Education is one of the sectors that has been gravely affected by the COVID-19 pandemic. Some schools have shut down as early as January 2020, and travel restrictions around the world have literally grounded students and educators alike.
But with the introduction of vaccines and the quarantine restrictions easing little by little, we are seeing a renewal of the education sector – but it’s far from what we perceive as “normal.”
What we’ve learned so far
The latter half of 2020 may have already given us a glimpse of what lies ahead for the education sector. Despite schools having to close, the pandemic actually taught us some valuable lessons on how we can improve the quality of education amid travel restrictions and quarantines. For one, being “present” in a “classroom” isn’t exactly necessary for students to attend class.
Another lesson we had to accept is that online learning is not as simple as we thought it would be. Creating online learning modules has given many teachers headaches and sleepless nights. It’s possible that some online modules and interactive lessons had been made haphazardly to meet deadlines so that classes could begin as soon as possible.
Similarly, students have experienced difficulties focusing on virtual classes and keeping up with online learning curricula. Many students find it challenging to learn without face-to-face interaction and the physical presence of their peers and professors.
One of the key challenges of online classes is poor internet connectivity, along with other technical issues that may arise while an online class is going on. Not everyone has consistent internet speeds nor the best computers that would meet the demands of online classes. Both students and teachers experience this and it’s detrimental to the education process.
Looking past the pandemic
From what we’ve learned in 2020, we can expect the post-pandemic education sector to greatly improve its online learning capabilities and address its major issues.
One model that may come out as the face of the post-pandemic education system is the online course. A prime example are MOOCs, or massive open online courses that are free for anyone to enroll in anywhere they are in the world. These online courses have been around for quite some time, but the pandemic has highlighted their importance in the world today.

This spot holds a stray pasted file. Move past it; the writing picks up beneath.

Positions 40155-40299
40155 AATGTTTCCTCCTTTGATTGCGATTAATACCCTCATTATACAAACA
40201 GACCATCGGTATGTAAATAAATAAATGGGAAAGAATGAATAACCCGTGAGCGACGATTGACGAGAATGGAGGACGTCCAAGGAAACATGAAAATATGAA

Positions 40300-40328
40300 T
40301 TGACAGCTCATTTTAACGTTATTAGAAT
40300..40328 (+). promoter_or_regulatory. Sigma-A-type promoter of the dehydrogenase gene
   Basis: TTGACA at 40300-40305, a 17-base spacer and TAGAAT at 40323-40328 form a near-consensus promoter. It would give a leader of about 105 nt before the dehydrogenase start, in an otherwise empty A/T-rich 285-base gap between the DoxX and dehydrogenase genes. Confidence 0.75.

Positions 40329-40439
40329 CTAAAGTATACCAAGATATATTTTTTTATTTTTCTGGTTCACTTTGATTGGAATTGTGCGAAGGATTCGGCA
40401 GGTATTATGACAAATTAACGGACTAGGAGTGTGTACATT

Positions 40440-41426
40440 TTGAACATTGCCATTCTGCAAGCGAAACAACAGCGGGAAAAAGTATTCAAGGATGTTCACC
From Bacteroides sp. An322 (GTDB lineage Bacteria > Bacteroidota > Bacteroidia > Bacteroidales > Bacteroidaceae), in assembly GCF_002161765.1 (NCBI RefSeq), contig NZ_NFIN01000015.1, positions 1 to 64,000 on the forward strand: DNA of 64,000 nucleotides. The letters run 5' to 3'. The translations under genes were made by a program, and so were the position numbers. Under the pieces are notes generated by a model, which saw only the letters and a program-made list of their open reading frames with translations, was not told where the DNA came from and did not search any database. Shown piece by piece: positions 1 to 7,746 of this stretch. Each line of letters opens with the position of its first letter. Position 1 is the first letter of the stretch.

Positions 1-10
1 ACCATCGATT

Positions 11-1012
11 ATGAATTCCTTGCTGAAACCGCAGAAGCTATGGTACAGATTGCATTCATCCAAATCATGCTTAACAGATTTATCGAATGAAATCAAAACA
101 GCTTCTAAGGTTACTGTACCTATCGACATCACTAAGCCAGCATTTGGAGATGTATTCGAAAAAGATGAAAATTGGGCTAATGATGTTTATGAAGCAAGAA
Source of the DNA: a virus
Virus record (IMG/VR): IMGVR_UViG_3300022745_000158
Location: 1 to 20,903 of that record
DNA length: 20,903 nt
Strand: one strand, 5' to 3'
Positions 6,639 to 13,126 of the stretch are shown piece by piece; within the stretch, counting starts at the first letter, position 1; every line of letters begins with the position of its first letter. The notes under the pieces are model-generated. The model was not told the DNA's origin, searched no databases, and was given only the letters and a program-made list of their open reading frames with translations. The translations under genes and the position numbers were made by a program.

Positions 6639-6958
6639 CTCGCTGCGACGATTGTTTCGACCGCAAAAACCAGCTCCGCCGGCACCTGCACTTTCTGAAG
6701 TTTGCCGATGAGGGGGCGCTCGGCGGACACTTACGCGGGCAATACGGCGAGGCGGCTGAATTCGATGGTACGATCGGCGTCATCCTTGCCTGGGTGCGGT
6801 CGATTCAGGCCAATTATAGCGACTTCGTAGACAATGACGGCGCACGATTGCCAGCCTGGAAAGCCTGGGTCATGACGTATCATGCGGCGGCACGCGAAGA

MOOCs provide an affordable and flexible way to learn new skills, advance careers, and deliver quality educational experiences. This accessibility gives students the opportunity to learn the subjects and skills they want, when and where they want them. After the pandemic, we can expect more similar education models and systems to allow more flexibility and quality learning.
Crossing the borders
Some health experts believe that, even with vaccines being distributed, COVID-19 may not be totally eradicated, at least for the foreseeable future. Still, to contain the virus and stop it from spreading, one of the most effective ways is through the immune system, the body’s natural defense mechanism.
This is why vaccination has become one of the top priorities of governments around the world, especially in countries where international travel is necessary. This has given rise to the implementation of a “vaccine passport” policy for travelers.
At present, most countries require a mandatory COVID-19 test result for all incoming passengers, taken no more than 72 hours prior to their departure from their country of origin. Airports, train stations, and other travel hubs have also implemented health and safety protocols, including enhanced sanitation measures, to limit the spread of the virus.
Denmark takes this to a whole new level. The country is developing a COVID-19 vaccine passport that would allow foreign travel and for restrictions to be eased. The vaccine passport would show whether a person has been vaccinated for COVID-19 or not. Those who have received their vaccine may be given special travel privileges and allowed to visit conferences, sports events, restaurants, and music festivals.
If something like Denmark’s vaccine passport would be implemented across the world, this could mean that education providers may also require international applicants to be vaccinated, and show proof thereof as part of the admission process.
However, education institutions would also need to consider an applicant’s circumstances. If there is no vaccine available in a student’s home country, what can the school – or the education sector in general – do to help? This is another challenge to overcome when schools start welcoming students back on campus.
The world is making progress recovering from the pandemic. We may not be able to get “back to normal,” but we’re heading in the right direction in creating a progressive “new normal.”
Education may have a completely different face after the pandemic, but its purpose would remain the same: to impart knowledge and skills that would help students achieve their goals in life. We’re confident that educational institutions will always find a way to reach and accommodate students, no matter the hurdles that come their way.
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